Health and safety were in the spotlight at last night’s Nashoba School Committee meeting. The Committee reviewed plans for some new safety-related policies, and got a closer look at some changes that should leave students better nourished.
Co-Chair Nancy Federspiel noted that the Policy Subcommittee has been focused on the meaning of a “substantial detrimental effect.” At the last School Committee meeting, Nashoba Regional High School Principal Dr. Parry Graham explained that state law charges him with deciding whether students are causing a substantial detrimental effect on the rest of the school, and therefore whether they can continue to come to classes.
At the time, Graham was responding to parents protesting the presence at the high school of what is reported to be three students (two from Stow) charged last summer with offenses including armed robbery and assault.
“I have never seen such a crowd at a policy meeting,” Federspiel wryly observed of last week’s subcommittee meeting. However, she stressed that the meeting gave parents another forum to present their thoughts on the situations. “At the end of the meeting, we thought maybe we can help define what substantial detrimental effect means,” Federspiel noted.
However, in the meantime, Federspeil said Superintendent Michael Wood (who was not at last night’s meeting) “found out from legal counsel that perhaps we cannot do that.” The Policy Subcommittee will have an extra meeting next week to focus on the topic, and Federspiel invited any interested district residents to attend. Go to www.nrsd.net for more information.
In a long-awaited move designed to protect the school community online, the School Committee unanimously approved its final draft of the Online Communication Policy. The policy offers guidelines on online and electronic protocol for communication between staff, students, and their families. What is especially useful is the policy’s definition of when and how to report a message that may be considered threatening, and can be used as legal evidence, Federspiel pointed out.
The Committee also heard from Director of Health & Wellness Pat Trahman about the new Medical Emergency Response Plan. Traham noted that the governor signed an emergency response bill into law in May, mandating all Massachusetts schools have an emergency response plan in place by last month. All plans focus on key elements that include ready access to instructions for directing medical personnel through a particular school, and first aid training for staff.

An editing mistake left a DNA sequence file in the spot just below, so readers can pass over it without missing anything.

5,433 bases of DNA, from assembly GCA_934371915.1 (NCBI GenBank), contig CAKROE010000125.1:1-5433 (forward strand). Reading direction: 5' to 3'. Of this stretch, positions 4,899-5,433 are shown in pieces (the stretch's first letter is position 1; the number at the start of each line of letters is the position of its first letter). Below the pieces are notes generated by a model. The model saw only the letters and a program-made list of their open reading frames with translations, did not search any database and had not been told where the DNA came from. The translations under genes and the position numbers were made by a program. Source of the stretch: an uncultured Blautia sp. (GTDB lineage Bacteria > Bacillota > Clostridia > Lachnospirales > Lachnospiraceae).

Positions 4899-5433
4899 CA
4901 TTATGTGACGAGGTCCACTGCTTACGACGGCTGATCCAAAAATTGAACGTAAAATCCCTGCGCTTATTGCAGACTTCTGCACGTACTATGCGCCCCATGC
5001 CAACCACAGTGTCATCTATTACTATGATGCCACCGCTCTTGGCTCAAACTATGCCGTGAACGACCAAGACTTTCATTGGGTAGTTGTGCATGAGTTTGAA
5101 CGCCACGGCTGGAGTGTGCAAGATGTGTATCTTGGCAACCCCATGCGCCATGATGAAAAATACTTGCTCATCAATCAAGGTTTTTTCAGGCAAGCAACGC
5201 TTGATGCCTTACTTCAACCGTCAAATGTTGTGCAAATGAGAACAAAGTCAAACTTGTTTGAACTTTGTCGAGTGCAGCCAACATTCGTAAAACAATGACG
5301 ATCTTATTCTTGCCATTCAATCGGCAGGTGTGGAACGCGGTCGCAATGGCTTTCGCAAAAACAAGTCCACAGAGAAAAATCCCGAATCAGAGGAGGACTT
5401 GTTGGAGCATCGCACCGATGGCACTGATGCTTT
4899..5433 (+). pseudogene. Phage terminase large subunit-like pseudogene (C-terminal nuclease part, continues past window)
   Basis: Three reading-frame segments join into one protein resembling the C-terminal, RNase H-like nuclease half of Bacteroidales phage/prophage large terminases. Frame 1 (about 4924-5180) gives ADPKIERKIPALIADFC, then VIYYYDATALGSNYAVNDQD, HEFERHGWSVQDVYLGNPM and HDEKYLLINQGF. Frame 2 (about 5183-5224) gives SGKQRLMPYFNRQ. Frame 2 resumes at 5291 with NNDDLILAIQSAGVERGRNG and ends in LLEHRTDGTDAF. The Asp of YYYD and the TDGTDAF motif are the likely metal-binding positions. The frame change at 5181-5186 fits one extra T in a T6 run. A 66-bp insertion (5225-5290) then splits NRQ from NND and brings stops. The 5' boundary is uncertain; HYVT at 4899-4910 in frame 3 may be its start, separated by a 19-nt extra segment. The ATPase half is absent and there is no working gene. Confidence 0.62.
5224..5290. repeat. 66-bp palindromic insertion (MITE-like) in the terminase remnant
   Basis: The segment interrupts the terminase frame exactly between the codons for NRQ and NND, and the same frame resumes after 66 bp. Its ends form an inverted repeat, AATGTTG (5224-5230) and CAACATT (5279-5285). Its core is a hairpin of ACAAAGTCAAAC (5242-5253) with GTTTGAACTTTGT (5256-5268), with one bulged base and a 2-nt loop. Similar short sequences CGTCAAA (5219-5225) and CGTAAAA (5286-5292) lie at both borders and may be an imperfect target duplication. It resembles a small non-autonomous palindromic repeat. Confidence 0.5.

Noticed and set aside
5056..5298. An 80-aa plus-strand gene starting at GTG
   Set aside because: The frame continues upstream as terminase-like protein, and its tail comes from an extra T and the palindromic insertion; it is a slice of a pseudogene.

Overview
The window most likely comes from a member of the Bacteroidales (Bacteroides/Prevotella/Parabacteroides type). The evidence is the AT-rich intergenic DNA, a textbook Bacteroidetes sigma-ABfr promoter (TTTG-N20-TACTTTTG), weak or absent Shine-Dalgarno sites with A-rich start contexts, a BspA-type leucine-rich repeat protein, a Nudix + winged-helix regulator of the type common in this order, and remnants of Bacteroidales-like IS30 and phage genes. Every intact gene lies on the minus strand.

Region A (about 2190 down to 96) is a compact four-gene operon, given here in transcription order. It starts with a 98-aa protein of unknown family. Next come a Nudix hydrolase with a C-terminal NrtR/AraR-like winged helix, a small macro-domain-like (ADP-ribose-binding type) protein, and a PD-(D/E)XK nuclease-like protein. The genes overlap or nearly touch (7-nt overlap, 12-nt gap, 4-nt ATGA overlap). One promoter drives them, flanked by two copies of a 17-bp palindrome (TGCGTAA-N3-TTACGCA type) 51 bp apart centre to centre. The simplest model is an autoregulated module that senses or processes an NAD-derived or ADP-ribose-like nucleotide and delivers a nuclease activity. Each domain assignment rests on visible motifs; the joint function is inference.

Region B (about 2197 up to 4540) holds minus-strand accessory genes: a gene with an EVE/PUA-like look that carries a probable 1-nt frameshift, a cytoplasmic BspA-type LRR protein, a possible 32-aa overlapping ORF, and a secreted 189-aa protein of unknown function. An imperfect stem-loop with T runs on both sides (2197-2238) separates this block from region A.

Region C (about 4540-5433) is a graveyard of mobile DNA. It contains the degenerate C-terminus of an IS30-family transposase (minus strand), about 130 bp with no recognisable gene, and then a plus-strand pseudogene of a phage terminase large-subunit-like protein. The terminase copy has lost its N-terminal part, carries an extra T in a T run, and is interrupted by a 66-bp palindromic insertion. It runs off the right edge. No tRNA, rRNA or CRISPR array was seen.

“It was a lot of things that needed to be tweaked and tightened, but were already in place,” said Trahman, such as the fact that Nashoba staff already is CPR-trained. “So it was just a matter of writing about how we do it.” Though Nashoba met the state deadline, she said school principals and their emergency teams are reviewing the plan in case they want to amend the information.
New on the Hunger Front
District parents may have noticed mumblings among students over the school lunches (or, some may quip, lack thereof.) Director of Food Services Tom Houle laid out the reasons why Nashoba students may be seeing a twist in the lunch line-up this year.
Houle outlined how the new federal school meal standards, put into effect in September, have meant healthier foods served in Nahoba’s cafeterias. While Houle said district meals always have been healthy, there now must be more fruits, vegetables, and proteins in a standard lunch. School meals cannot get more than 35% of their calories from sugar and must be free of saturated fat, he said.
What is starkly new is that the standards mandate portion sizes for different grades, while the old standards offered only minimum serving guidelines, Houle explained. “For example, if we have a 2-oz. burger one day, we may need to have a meat-free day that week.”
Houle said that students are noticing the smaller portions on some foods, and still throwing away many of the unwanted items. The result has been a decrease in overall sales, he reported.
For those determined to eat something else, Houle announced that new vending machines are on their way to the schools. But he stressed that these also will emphasize healthier choices, including yogurt cups, sandwiches, and cut fruit. But, Houle added that some sort of snack foods, such as chips, will also be offered in the machines.
Elsewhere in the district, the high school is getting ready to celebrate an official opening of its new track and main field, during half-time of the Nashoba/Hudson football game on Friday, November 2. According to Assistant Superintendent George King, the tennis courts are just being completed. He added that the concession stand and bathrooms should be built in the spring.